Dear Dr. Barchas,
My 13-year-old cat, Darwin, had dental surgery two weeks ago after showing signs of periodontal disease (drooling, bad breath, difficulty eating dry food). He had two extractions, lower and upper teeth in the back of his mouth. He was sent home with no pain meds or other specific instructions, other than to withhold food for about 12 hours due to anesthesia.
About a week after the surgery he still wasn’t eating well and seemed to be in pain, so I took him back to the vet. They noticed a ball or knotlike area on the jaw. It is hard and does not move (like a cyst), and seems tender or painful. I’m not trying to be smart when I say this, but he looks like he’s got a wad of chewing tobacco in his mouth. They kept him overnight, gave him electrolytes, fluids, and pain meds, and got him eating again.
They sent him home with prednisolone and buprenorphine for pain for five days and Clavamox for seven days in case there was infection. They provided no explanation as to what the knot or ball area is or what might have caused it.
After about five days, he still seemed lethargic, still had the knot on the side of his face and stopped eating again. He also developed upper respiratory infection symptoms, but all nasal and eye discharge fluids are clear.
I took him to a different vet and they gave him Science Diet A/D, which he seems to like and eats with some coaxing. They gave him a Covenia injection, which they said was an antibiotic that will stay in his system for up to two weeks, but no additional medicine for pain.
Today he is still very lethargic, still needs coaxing to eat, and seems uncomfortable and in pain. Can you give me some advice as to what is going on with him?
Is the swollen area centered at a site where a tooth was extracted? If it is, I am very strongly suspicious that a residual tooth root fragment may be causing infection and irritation.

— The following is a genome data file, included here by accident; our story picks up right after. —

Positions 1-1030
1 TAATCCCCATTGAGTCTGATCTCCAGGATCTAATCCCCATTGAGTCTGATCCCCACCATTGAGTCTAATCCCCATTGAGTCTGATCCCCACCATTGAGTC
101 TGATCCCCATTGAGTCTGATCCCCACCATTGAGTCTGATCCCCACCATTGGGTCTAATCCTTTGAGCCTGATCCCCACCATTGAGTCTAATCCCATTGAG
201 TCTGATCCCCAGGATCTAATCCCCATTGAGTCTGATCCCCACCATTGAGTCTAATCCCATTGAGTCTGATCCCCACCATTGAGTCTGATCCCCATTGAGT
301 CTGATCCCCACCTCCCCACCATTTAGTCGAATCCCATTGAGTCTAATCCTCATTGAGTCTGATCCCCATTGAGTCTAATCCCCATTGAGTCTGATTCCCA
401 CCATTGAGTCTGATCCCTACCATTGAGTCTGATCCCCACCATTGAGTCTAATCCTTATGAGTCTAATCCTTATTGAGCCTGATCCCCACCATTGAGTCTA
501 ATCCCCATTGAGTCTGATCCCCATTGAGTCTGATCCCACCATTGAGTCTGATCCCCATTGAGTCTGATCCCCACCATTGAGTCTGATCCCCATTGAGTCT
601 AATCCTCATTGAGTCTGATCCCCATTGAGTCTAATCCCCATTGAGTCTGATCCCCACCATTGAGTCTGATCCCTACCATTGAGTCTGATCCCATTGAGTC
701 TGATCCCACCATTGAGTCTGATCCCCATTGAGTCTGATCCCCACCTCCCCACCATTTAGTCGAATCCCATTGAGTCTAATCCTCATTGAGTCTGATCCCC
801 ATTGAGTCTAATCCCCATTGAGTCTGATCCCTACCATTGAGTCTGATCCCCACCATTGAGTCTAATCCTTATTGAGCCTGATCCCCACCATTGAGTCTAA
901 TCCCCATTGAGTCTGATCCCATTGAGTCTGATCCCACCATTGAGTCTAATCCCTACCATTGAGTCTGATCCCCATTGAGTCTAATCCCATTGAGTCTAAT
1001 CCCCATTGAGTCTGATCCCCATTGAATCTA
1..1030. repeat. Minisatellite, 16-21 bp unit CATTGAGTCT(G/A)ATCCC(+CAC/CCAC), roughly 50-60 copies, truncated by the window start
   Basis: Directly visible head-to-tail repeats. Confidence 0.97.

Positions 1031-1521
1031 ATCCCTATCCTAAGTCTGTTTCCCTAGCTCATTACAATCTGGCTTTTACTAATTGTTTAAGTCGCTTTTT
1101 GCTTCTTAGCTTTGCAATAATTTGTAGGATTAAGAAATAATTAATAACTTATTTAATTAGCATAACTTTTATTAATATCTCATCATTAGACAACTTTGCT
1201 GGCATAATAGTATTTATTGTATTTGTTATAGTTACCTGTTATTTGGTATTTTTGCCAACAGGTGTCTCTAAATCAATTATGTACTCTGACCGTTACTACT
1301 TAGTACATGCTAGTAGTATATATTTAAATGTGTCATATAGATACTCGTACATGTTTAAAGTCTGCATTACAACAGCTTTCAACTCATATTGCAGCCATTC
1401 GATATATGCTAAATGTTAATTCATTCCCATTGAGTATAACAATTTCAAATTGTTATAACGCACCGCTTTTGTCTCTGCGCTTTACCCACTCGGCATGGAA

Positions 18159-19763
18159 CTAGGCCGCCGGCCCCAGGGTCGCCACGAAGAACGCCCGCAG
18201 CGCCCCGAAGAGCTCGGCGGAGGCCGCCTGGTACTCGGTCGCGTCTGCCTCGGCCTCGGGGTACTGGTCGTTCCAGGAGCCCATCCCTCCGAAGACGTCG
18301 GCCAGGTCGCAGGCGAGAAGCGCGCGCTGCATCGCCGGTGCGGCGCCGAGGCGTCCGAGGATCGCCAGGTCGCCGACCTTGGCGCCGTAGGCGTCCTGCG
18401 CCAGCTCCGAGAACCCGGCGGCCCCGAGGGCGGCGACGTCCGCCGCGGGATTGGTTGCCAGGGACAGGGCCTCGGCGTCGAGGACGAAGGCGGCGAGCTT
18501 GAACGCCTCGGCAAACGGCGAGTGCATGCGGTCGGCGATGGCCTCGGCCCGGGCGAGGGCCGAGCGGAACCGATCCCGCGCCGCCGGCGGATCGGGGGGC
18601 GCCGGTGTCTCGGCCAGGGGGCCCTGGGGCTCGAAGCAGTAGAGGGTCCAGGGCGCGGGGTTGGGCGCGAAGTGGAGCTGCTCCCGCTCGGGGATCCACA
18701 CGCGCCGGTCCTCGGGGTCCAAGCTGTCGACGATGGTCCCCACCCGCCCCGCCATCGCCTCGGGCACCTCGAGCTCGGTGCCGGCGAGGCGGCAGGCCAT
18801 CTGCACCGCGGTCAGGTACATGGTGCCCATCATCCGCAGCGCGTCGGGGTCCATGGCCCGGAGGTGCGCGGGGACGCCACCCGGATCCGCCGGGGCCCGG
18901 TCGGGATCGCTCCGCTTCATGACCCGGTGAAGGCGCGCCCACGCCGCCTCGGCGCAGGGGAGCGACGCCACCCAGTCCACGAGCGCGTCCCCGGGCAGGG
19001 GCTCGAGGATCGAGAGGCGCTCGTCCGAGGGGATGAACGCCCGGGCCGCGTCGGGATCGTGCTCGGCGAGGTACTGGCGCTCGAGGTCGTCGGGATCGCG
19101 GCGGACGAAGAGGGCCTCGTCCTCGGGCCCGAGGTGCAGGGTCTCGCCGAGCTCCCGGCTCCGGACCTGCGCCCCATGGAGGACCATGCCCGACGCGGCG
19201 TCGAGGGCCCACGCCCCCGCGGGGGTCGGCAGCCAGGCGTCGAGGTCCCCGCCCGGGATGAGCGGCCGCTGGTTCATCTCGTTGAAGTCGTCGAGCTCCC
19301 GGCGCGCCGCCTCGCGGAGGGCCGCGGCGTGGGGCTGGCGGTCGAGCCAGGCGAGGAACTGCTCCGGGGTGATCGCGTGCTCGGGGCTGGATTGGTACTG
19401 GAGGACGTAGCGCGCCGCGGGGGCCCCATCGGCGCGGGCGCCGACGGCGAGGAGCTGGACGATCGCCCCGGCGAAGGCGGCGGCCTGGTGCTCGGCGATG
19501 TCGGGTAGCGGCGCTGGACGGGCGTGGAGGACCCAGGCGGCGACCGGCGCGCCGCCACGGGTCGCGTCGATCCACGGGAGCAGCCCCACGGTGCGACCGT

Teeth that are extracted due to periodontal disease inevitably are infected. Pulling these can be very tricky business. Teeth are attached to the bones of the face through roots, which must be fully removed as well. However, especially when teeth are compromised by advanced periodontal disease and infection, it can be nearly impossible to differentiate the tooth root from the tissue that surrounds it. As a result, a fragment of root can be left behind, and can then serve as a chronic source (called a nidus) of infection and swelling. The infection in turn can cause lethargy and pain, as well as suppress appetite.
Antibiotics such as Clavamox and Convenia may have limited effect when a nidus of infection is present. The roots abut the eye and nose, so infections can cause symptoms of upper respiratory infections.
If a tooth root fragment is the cause of the problem, the solution is to remove it. This will require another anesthetic procedure. I recommend that this procedure be performed at a facility that can take dental X-rays, which will help to identify any residual tooth fragments that might be causing problems. It will also be helpful in identifying other possible causes for your cat’s symptoms, such as a fractured bone in the area of the swelling (fractured facial or jawbones are common complications of dental extractions).
Finally, although I don’t like to bring it up, there is a chance that neither an infection nor a fracture is the cause of your cat’s issues. Sadly, it is possible that an oral tumor may have caused the intial symptoms of drooling, bad breath, and poor appetite that Darwin displayed prior to his dental work. In that case, the swelling might represent a normal progression of the tumor. I hope this is not the case, but X-rays should be very useful in determining whether a tumor is playing any role in the problem.
Regardless of what happens, if you suspect that your cat is in pain, you should get him back on painkillers immediately. Buprenorphine and tramadol are two comonly used feline painkillers.